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The 5 Pain Points transport
and highway operators face
before implementing an IoT strategy
Transport and highway operators, particularly those in the private sector overseeing tolled roads, have a lot on their plate. Keeping traffic moving and customers happy is no easy task. Although transport and highway operators cannot totally control the occurrence of road accidents – they cannot ensure everyone is a good driver. For example, their job is to ensure that both new and, notably, aging infrastructure is sufficiently monitored and maintained so as to prevent any potential risk to both assets and people. This requires a detailed understanding of the number, type, and weight of the vehicles using their core assets (roads, tunnels, and/or bridges). With design-build highway projects and warranties on performance becoming more and more popular, accurate measurement of vehicular movement is also required. This helps to find out if the roadway has met or exceeded the original design requirements.
Moreover, although in only 2 – 3% of accidents the principal contributory factor was the road environment. Transport and highway operators are more and more at risk of being targeted for financial recompense claims by injured road-users. This means that they increasingly need proof that their roads are not the principal cause of the accidents that occur on them.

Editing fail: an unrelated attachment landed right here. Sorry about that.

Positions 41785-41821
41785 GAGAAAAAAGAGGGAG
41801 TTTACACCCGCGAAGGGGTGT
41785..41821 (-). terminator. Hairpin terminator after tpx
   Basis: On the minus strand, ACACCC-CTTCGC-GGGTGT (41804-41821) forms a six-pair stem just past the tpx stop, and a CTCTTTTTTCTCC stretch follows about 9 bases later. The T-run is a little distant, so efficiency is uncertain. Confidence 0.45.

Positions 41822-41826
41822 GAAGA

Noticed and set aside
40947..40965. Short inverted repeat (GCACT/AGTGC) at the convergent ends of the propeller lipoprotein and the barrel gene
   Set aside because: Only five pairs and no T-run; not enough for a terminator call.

In order to keep customers happy, and cover their own backs, transport and highway operators need predictability and knowledge. Something that up until recently was difficult to access. With manual monitoring of highways and routes, operators in this sector have long been unable to predict future incidents or plan for potential jams; meaning that an incident can cause mayhem when it occurs.
In this article, we are going to look at some of the issues that highway operators face. And then, we will explore how IoT technologies can help to solve them.
What are highway operators’ main pain points?
1. Revenue collection
Transport and highway operators often use tolling to generate more income. Generally, their owners are private equity companies or infrastructure funds. So there is a high pressure to perform financially in order to keep profits up and satisfy the expectations of stakeholders. This puts effective revenue collection at the heart of their operations. An effective tolling system requires a lot of hardware and software and must be constantly maintained and monitored. Some older systems also require human intervention, for example, human cashiers, which can significantly push up operational costs.
Finding the most efficient and low-maintenance way to implement tolling systems can therefore be both difficult and expensive.